Council-at-large candidates debate plans

Sarah Baldwin

Council-at-Large candidate Michael DeLeone talks to Kent residents last night in the basement of Fire Station 1. Other candidates include Paulette Kordinak, Lloyd Atkinson, Rick Hawksley and William Schultz.

Credit: Beth Rankin

Some candidates running for city of Kent council-at-large positions view students as a priority rather than a problem.

“They are a big part of our community, and we need to work with them as much as we can to incorporate them into our community and make them feel welcome,” candidate Paulette Kordinak said.

Prospective candidates for three city of Kent council-at-large spots discussed their platforms and plans at a forum held last night by The League of Women Voters of Kent.

Candidates discussed concerns about university relations, as well as the controversial Campus Link plan, during a question/answer session.

Candidate Rick Hawksley said the Campus Link plan is overly ambitious, and if it is not changed, the outcome will not be as impressive as planned.

Candidate Lloyd Atkinson said the new parking deck, conference center and other buildings that are part of Campus Link should be erected on Summit Street across from Risman Plaza, as opposed to where the complex is planned to go.

“It’s going to be hard on the students. It’s going to remove convenient student housing,” Atkinson said.

Candidate Michael DeLeone said he had similar feelings about the potential loss of student housing due to Campus Link.

“I’ve thought all along that Campus Link is just an idea. The city of Kent doesn’t have millions of dollars to buy up rental property and displace students. I don’t want to displace students,” DeLeone said.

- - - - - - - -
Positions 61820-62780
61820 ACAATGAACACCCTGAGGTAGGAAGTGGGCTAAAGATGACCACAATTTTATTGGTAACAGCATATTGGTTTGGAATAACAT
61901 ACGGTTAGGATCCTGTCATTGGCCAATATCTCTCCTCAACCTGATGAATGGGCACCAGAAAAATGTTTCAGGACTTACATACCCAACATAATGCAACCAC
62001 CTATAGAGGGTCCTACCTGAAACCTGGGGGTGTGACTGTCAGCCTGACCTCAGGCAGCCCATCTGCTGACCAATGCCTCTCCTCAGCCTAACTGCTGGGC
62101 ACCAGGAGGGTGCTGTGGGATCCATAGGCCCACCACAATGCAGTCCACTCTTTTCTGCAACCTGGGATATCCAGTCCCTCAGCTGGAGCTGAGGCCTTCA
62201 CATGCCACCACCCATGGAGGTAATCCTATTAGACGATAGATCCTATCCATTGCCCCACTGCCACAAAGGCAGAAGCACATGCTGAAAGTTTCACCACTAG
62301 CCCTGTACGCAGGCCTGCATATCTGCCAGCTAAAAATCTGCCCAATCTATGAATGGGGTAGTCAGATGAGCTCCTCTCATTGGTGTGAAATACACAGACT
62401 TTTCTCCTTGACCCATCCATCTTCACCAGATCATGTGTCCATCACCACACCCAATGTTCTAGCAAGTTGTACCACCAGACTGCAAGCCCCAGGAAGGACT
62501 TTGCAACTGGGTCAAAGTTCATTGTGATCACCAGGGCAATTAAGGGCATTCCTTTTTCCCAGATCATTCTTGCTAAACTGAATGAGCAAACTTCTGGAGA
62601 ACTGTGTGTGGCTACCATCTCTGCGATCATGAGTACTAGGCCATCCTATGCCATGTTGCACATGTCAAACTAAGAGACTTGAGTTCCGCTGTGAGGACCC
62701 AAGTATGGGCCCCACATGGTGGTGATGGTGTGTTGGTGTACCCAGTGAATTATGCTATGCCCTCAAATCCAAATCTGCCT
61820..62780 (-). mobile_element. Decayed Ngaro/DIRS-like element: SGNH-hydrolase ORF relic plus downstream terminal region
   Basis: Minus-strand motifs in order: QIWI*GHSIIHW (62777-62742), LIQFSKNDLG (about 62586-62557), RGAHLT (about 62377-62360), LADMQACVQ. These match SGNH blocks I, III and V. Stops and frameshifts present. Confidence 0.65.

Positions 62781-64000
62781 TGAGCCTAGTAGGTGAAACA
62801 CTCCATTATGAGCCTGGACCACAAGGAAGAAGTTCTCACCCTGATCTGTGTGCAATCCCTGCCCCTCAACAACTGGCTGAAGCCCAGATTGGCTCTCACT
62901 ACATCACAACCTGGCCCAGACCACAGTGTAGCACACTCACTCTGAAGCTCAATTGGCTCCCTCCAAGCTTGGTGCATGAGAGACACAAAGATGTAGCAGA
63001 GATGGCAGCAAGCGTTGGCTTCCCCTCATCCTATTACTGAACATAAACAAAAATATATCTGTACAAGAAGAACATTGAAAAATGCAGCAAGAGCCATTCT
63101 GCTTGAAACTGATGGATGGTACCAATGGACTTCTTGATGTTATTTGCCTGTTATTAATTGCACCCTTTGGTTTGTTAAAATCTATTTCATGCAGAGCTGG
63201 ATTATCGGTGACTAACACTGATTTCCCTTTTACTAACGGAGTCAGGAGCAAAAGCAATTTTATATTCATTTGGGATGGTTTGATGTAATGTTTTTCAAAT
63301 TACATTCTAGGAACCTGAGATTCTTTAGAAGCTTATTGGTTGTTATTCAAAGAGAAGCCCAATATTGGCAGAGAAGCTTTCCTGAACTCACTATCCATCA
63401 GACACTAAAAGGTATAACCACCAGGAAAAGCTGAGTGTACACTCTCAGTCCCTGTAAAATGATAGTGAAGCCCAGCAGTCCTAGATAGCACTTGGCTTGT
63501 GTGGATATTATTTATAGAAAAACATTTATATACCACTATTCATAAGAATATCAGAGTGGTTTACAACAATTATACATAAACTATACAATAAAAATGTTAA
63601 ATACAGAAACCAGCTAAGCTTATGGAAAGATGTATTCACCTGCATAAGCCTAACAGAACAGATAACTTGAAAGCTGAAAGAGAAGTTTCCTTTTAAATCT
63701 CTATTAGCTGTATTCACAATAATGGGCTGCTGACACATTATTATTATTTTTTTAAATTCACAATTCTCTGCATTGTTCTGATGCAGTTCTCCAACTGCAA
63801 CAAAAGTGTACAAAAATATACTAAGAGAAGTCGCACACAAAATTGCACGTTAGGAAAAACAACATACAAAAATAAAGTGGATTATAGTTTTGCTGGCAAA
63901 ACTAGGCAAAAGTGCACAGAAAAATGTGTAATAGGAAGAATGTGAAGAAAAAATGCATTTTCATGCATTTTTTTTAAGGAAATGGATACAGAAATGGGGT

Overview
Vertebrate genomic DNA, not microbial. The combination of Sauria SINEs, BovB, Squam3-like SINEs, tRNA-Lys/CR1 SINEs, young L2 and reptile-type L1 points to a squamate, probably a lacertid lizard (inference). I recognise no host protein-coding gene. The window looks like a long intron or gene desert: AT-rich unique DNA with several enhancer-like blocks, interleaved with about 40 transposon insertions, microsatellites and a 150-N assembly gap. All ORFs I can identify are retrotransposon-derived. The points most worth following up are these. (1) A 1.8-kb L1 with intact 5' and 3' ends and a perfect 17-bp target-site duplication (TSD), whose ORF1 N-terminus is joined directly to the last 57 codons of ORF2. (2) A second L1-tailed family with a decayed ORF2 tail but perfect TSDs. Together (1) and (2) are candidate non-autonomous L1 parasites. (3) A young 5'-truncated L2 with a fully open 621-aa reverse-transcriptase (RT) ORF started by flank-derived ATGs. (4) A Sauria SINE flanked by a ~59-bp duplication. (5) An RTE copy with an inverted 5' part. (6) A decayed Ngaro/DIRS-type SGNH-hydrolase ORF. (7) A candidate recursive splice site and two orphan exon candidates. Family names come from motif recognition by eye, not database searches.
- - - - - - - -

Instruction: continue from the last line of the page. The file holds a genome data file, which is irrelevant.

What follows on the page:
Both Atkinson and DeLeone said they want to be on good terms with students and the university.

“I have a good relationship with students. I have to work around them every day, so you sort of get the pulse of what’s going on,” DeLeone said.

Atkinson said that while he does not have a personal agenda to carry out if he is elected, his primary goal would be to reduce unplanned spending and redirect it toward projects like fixing pothole-ridden streets in the town.

“My greatest concern is that in the past we have been spending our money on community development without a plan,” Atkinson said.

Candidate William Schultz said the city’s role in economic development should center around positive fiscal advances in Kent.

“Our whole strategy is to implement the Bicentennial Plan and retain jobs in Kent,” Schultz said.

DeLeone said one of the things he most looks forward to if re-elected is working with the new city manager, David Ruller.

“Mr. Ruller has so much energy and so many ideas,” DeLeone said.

Kordinak said she hopes to make Kent more user-friendly to both developers and regular people alike. She pointed out that the university is the city’s biggest commodity.

“We have a world-renowned university in our town,” Kordinak said.

Contact public affairs reporter Sarah Baldwin at [email protected].